Although he was best known as one of the most beloved players/coaches in Red Sox history, Johnny Pesky will also be remembered as a great ambassador to the Jimmy Fund from the charity's earliest days.
Pesky was one of the first Red Sox players to embrace the Jimmy Fund as an official team charity in the 1950s, visiting young patients in the Clinic along with his teammate and close friend Ted Williams. He kept up his involvement through the decades, attending numerous fundraising events to benefit Dana-Farber both in and out of baseball season.
"We used to visit [Institute founder] Dr. [Sidney] Farber at least twice a year en masse as a team,” Pesky recalled years ago. “Seeing the looks on the faces of the kids was an incredible feeling, and I can't tell you how much it meant to us. When I get letters from fans and they send along something for me to autograph, I send it back with a note that says: 'I'll sign this if you make a donation to the Jimmy Fund.'"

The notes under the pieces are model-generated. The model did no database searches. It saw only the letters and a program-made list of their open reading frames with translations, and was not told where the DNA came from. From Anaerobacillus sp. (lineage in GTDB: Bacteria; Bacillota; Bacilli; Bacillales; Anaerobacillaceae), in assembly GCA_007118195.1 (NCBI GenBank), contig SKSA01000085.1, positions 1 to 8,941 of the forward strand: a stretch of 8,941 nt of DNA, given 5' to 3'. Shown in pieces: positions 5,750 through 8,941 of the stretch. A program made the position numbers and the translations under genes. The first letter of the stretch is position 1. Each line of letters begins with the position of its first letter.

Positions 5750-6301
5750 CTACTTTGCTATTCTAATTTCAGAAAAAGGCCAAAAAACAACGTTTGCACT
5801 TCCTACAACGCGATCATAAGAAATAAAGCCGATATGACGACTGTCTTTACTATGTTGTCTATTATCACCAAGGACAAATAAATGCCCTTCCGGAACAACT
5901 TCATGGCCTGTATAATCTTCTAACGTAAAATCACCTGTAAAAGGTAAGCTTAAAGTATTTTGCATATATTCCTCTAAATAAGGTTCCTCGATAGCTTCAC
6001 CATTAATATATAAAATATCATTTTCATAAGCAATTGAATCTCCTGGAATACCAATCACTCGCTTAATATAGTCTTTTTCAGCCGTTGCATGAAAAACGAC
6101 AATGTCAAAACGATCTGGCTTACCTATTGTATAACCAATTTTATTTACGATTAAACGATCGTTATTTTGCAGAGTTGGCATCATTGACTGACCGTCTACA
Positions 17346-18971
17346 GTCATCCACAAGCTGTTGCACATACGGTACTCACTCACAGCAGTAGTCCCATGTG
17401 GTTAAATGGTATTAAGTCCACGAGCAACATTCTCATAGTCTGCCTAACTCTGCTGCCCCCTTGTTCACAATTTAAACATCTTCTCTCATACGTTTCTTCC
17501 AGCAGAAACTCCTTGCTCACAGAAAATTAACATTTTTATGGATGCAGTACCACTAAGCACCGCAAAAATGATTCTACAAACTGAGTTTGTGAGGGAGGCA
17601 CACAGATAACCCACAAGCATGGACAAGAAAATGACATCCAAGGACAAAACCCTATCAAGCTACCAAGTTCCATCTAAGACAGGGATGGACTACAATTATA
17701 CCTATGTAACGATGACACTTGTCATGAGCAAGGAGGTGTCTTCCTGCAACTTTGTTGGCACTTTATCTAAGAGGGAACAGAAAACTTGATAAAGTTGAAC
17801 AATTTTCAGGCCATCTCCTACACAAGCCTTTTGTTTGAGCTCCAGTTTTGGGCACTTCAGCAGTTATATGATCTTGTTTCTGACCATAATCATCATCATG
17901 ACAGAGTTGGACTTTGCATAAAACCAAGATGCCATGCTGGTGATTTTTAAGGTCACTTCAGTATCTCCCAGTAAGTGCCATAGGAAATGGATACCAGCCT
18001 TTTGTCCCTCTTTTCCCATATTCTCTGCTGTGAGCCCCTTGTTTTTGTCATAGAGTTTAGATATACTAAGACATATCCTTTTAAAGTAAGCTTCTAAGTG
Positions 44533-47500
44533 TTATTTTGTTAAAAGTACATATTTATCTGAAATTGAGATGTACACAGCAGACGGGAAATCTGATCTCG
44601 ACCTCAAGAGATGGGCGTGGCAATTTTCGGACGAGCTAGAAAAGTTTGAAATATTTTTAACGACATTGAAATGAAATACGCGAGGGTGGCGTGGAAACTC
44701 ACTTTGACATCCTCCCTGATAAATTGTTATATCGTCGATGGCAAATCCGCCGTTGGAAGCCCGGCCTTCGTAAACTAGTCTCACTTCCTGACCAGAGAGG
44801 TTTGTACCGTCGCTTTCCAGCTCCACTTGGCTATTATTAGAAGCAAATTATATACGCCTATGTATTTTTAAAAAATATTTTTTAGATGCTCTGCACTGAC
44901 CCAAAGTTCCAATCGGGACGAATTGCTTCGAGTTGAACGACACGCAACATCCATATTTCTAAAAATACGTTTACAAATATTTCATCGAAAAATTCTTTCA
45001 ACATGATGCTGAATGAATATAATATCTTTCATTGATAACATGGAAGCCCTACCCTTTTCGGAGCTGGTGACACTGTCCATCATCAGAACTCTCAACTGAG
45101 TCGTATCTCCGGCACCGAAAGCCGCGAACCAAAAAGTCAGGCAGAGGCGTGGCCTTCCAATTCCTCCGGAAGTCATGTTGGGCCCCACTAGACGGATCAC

In 1983 Pesky was given the Thomas A. and Jean R. Yawkey Award (now called the Boston Red Sox Jimmy Fund Award) – the Jimmy Fund's highest honor – for his commitment to Dana-Farber.
Pesky’s last visit to Dana-Farber came in 2005, when he and fellow Red Sox icons and Jimmy Fund supporters Bobby Doerr and Dom DiMaggio came by to say hello. Although many of the pediatric patients in the Jimmy Fund Clinic didn't recognize these kind older gentlemen, Pesky was an immediate hit when he started letting the kids try on his mammoth 2004 World Series ring, given to him for his service to that championship team as a special instructor.
"We're married now,” he joked with one young lady as he slipped the ring on her finger. That girl might not know Pesky was an All-Star shortstop, but like many others he touched at Dana-Farber, she would never forget the moment.